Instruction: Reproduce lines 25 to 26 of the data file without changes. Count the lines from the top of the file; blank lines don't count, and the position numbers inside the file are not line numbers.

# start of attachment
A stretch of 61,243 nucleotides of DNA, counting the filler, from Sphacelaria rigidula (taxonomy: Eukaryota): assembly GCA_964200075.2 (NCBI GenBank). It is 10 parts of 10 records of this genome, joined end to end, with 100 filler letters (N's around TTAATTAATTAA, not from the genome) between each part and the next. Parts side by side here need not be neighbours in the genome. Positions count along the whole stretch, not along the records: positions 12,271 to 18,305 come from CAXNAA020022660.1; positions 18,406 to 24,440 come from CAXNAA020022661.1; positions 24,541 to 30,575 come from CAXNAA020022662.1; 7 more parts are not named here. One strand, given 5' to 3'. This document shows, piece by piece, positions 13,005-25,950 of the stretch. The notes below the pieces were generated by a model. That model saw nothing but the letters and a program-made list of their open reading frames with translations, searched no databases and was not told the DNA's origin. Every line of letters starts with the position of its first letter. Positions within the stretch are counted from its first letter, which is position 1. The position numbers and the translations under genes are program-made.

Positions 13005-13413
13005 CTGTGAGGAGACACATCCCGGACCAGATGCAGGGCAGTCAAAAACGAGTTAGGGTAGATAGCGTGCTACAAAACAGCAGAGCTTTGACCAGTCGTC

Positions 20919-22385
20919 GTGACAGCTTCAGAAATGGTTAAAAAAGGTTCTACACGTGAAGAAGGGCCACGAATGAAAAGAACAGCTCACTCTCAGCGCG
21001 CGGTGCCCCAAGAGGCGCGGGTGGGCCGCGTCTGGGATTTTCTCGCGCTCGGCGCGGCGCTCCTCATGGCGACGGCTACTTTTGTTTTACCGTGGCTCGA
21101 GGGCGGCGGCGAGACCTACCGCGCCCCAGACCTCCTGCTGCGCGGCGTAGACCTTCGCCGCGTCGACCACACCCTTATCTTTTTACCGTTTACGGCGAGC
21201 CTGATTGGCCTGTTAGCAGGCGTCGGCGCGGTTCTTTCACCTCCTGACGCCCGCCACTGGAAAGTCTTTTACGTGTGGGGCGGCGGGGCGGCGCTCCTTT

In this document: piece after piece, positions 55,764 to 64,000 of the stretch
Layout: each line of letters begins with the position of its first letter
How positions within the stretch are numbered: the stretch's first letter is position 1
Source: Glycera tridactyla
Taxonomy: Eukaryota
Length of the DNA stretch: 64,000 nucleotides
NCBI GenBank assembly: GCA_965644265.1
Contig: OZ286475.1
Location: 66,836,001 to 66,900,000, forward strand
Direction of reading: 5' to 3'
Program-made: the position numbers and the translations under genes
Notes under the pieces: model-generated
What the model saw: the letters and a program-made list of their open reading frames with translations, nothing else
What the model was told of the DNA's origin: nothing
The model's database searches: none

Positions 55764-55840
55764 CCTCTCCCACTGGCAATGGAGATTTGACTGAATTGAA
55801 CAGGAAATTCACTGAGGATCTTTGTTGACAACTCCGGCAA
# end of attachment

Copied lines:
55764 CCTCTCCCACTGGCAATGGAGATTTGACTGAATTGAA
55801 CAGGAAATTCACTGAGGATCTTTGTTGACAACTCCGGCAA